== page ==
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Title: Moving from cold laws to warm homes : energy justice and the law on fuel poverty in the UK
Author: Christman, Benjamin David Gliori
ISNI:       0000 0004 6424 5410
Awarding Body: Queen's University Belfast
Current Institution: Queen's University Belfast
Date of Award: 2017
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The thesis asks three research questions: (a) How does energy justice relate to fuel poverty and what would constitute an energy just approach to fuel poverty? The thesis uses Benjamin Sovacool and Michael Dworkin’s 'energy justice framework' (EJF) to analyse the problem of fuel poverty in the UK. The EJF requires energy systems to adhere to eight principles: availability, affordability, due process, information, sustainability, intragenerational equity, intergenerational equity and responsibility. It provides a set of principles for designing an energy system which meets human needs for energy services while limiting the injustices linked to energy systems in relation to environmental degradation and human rights violations. The thesis critiques the EJF - identifying a number of problematic features of the individual principles of the EJF, and some overarching difficulties. (b) How can the UK’s legal system be utilised to tackle fuel poverty in a way which is consistent with energy justice? The EJF provides a theory which challenges the fuel poverty status quo and guides the design of a more just energy system. Using the EJF, a set of criteria are made to analyse the existing legal response to fuel poverty and guide new legislation. It proposes three objectives for designing laws to tackle fuel poverty in a way which is consistent with energy justice: (a) promote energy efficiency improvements in housing; (b) facilitate the enjoyment of free, prior and informed consent for communities subject to energy efficiency improvements, and; (c) avoid increasing the consumption of fossil fuels. (c) How is the law currently being used to tackle fuel poverty in the UK, and is it promoting energy justice? EU law recognises that fuel poverty exists across the Member States, yet it has taken little action to address it. There is no consensus as to how to define fuel poverty in the EU and the substantive obligations on Member States to tackle the problem are weak. UK law has been used in a number of different ways to tackle fuel poverty. UK law lacks ambitious energy efficiency goals, strong oversight arrangements, contains limited provisions on funding the implementation of energy efficiency goals and promotes increased fossil fuel consumption. The analysis of EU and UK fuel poverty laws shows that a number of areas require attention if the law is to be made more consistent with energy justice. It raises serious doubts about the ability of existing legal regimes to effectively address fuel poverty, and highlights their impacts on connected issues of energy justice such as public participation and the link between policies, climate change and human rights abuses. Overall, the analysis of the legal response to fuel poverty at the EU and UK levels demonstrates the need for significant reforms to drive a more robust, energy just approach to fuel poverty.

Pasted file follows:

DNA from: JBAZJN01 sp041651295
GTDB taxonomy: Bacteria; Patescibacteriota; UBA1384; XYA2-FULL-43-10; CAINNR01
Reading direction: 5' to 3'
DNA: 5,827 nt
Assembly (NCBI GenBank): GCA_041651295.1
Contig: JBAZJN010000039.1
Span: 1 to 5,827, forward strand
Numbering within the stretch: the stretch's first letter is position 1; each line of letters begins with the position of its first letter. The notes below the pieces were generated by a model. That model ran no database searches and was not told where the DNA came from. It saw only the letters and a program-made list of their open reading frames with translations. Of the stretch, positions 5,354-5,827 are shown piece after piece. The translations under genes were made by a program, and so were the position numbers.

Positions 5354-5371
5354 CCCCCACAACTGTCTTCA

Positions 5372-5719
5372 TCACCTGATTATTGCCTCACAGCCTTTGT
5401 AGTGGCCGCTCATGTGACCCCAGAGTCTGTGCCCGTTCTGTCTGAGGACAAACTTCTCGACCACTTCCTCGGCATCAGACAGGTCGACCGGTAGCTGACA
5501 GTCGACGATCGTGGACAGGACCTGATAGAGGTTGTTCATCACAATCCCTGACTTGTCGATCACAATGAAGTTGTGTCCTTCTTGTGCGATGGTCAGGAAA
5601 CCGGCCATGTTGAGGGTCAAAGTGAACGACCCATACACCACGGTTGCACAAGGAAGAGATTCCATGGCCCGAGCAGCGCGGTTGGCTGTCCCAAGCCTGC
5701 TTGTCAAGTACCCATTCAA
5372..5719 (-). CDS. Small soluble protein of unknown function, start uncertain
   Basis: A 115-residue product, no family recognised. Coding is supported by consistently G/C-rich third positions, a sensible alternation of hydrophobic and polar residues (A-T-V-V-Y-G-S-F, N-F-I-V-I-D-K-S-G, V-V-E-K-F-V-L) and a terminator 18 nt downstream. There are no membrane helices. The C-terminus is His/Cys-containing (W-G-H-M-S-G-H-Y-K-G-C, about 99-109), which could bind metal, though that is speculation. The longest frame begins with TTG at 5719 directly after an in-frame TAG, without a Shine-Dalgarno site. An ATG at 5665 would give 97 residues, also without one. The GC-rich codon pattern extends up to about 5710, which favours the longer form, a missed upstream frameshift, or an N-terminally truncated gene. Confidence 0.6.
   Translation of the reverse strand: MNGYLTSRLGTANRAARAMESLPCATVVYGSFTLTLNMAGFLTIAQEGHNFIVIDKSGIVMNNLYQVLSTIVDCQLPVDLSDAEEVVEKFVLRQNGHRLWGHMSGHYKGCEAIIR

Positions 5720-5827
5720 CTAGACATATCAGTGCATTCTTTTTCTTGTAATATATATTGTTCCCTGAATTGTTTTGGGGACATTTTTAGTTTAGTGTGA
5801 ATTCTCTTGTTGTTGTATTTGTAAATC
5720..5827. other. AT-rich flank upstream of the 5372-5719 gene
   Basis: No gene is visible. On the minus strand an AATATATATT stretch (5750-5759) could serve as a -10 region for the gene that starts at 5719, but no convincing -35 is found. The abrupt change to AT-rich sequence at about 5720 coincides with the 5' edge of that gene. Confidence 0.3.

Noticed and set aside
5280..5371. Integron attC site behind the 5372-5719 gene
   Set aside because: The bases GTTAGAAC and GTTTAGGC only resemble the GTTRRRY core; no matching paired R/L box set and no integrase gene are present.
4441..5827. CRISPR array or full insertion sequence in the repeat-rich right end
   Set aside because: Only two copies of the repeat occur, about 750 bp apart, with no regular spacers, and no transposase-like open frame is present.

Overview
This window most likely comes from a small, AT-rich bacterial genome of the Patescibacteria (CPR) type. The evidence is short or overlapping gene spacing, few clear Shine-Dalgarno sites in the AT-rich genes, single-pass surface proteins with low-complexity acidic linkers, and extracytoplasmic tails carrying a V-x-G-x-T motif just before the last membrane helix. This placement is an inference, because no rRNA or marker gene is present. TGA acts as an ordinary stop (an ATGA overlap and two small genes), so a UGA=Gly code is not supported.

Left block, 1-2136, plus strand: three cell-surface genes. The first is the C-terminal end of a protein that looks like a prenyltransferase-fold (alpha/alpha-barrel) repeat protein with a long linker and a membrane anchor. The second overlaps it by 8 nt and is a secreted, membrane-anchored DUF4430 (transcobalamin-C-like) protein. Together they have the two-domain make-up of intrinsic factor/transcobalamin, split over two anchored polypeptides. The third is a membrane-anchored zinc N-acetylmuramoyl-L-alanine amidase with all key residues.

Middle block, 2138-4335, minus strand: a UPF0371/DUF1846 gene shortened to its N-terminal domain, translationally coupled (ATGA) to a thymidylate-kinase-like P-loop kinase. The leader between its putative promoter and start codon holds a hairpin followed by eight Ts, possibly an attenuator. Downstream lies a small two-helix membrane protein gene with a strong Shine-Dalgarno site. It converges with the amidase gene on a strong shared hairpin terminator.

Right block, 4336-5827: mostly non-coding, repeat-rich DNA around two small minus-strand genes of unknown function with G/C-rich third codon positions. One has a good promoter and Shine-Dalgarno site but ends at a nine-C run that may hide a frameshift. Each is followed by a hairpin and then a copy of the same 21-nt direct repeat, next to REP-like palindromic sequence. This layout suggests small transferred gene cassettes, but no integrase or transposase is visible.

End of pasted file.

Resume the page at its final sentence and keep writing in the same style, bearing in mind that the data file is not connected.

Supervisor: Not available Sponsor: Not available
Qualification Name: Thesis (Ph.D.) Qualification Level: Doctoral
EThOS ID:  DOI: Not available